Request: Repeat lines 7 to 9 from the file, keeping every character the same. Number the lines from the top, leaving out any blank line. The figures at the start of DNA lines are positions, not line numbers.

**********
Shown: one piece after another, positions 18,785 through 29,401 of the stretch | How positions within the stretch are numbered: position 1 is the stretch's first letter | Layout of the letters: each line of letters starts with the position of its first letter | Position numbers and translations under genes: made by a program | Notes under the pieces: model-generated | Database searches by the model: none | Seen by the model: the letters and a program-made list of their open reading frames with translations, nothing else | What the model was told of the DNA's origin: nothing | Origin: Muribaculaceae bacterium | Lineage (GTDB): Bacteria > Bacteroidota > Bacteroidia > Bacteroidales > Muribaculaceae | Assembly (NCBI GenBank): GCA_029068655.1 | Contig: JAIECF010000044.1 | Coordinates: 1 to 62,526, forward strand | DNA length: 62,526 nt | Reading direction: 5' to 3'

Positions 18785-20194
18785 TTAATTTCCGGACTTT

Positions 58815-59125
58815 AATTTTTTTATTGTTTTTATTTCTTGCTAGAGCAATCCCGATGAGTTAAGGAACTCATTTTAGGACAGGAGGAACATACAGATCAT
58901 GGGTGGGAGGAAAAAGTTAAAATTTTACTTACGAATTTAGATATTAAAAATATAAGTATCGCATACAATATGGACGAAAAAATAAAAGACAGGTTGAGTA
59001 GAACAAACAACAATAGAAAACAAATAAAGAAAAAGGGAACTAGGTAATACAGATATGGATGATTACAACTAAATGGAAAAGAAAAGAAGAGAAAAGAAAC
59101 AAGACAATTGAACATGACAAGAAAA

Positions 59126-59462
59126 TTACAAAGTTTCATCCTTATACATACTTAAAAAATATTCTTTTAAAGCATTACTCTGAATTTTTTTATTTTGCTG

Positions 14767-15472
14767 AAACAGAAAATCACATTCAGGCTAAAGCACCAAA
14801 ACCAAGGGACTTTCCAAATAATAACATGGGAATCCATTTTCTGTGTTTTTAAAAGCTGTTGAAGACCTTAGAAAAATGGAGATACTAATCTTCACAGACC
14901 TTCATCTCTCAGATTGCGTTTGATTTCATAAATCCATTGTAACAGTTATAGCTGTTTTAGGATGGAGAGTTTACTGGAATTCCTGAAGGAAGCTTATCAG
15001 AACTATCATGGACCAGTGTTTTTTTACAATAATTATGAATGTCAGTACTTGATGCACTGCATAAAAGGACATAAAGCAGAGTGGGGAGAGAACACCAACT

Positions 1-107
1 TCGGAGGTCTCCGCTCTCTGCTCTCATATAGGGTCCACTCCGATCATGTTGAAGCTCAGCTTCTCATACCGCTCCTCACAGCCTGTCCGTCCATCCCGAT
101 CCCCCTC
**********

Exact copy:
59001 GAACAAACAACAATAGAAAACAAATAAAGAAAAAGGGAACTAGGTAATACAGATATGGATGATTACAACTAAATGGAAAAGAAAAGAAGAGAAAAGAAAC
59101 AAGACAATTGAACATGACAAGAAAA

Positions 59126-59462